Last week I was fairly optimistic about the Euro plan. I reasoned that while many complained that there was a sparseness of detail, nevertheless the details we did have were more than enough to go on-50 percent haircut on Greek debt and quadrupling the EFSF bailout fund.
However many economists who I respect and rely on for info like Krugman, DeLong, and Yglesias and even some of the Market Monetarists seemed to be much less high on the deal. But I didn't necessarily understand their objections and figured at the minimum it was a step in the right direction.
Then too, I figured that add this to the apparently improving U.S. growth story and maybe there is some light at the end of the tunnel. What has happened now though which makes me temper my optimism about Europe considerably is this piece here http://bilbo.economicoutlook.net/blog/?p=16685
It questions the deal on many levels that I am finally getting. Then too there's the fact that the equity markets have tanked the last few days. Still the fact is that if you want to assess a deal like this the proof is in the pudding, and that pudding is the market response, but the market in question is not the equities market-what do they know about it anyway?-but the bond markets. The day of the announcement last week the bond markets were not impressed but rather saw various spreads continue to widen.
Not only Greece, but Italy and France as well. The trouble largely seems to be that Europe has no effective central bank. This deal is supposed to restore confidence to the markets and the hope is that the Chinese are going to invest in Euro bonds. The question is why would the Chinese do this? U.S. Treasury debt is the number one safe haven in the world because it has the backing of "the full faith and credit of the U.S. Government." What do these Euro bonds have? The EFSF? What they need is to be able to say something like the "full faith and credit of the European Government." The reason why they can't say this is obvious-to try anything like this is a political minefield on so many levels let's not even get started.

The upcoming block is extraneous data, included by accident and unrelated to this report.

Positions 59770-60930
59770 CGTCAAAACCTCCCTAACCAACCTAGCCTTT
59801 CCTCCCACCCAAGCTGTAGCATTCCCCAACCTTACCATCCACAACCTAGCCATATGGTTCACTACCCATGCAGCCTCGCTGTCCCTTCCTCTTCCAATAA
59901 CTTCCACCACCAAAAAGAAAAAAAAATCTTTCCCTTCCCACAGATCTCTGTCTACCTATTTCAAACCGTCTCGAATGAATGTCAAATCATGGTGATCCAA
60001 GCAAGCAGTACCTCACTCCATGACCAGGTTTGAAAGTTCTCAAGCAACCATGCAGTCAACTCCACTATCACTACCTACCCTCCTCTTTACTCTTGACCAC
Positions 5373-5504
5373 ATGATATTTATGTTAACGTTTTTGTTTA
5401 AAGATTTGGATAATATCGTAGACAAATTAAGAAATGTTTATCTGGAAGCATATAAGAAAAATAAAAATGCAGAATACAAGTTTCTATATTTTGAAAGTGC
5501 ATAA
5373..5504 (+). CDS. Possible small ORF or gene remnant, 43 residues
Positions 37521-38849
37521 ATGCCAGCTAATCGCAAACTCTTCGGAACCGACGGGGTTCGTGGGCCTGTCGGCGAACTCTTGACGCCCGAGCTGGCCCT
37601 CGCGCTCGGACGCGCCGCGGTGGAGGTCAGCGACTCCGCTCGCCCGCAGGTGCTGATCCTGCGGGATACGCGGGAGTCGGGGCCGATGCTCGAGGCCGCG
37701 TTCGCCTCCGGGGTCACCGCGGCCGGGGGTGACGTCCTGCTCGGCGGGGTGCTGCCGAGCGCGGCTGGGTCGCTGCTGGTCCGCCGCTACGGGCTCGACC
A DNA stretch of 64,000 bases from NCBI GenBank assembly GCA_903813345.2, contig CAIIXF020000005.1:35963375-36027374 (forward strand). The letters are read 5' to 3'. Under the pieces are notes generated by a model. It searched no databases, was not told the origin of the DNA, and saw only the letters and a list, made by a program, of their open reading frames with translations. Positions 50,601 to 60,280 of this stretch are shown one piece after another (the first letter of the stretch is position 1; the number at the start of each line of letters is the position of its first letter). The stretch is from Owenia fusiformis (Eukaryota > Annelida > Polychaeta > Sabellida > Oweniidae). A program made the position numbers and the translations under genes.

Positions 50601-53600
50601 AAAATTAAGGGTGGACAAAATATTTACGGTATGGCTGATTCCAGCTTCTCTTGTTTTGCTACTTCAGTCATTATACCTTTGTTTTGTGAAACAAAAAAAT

While it seems good that the Greek debt is cut in half it doesn't exactly infuse confidence for future investors. Even besides that, the more austerity that is demanded the less attractive these economies become to invest in. A major part of the reason why the original July haircut number of 21 percent is now up 150 percent is the austerity keeps further depressing Greek growth. Europe however can't seem to shake the fear of inflation and high interest rates. There's this illusion that with Greek deficits, Weimar Republic style inflation is just around the corner. This after Japan had deficits for 20 years and the inflation genie never came out.
What we may be dealing with is the fact that maybe the Eurozone was structured poorly from the start, like a building that was mis-designed but which only becomes clear during a natural disaster. What we have is a bunch of countries that have deprived themselves the power to print their own money. The EFSF is supposed to make up for this. It may be that this is little more than a water pistol. A real solution for the Eurozone may be what is impossible politically-a higher degree of political intergration. But in the form it is in now we have a halfway house which is the worst of all worlds.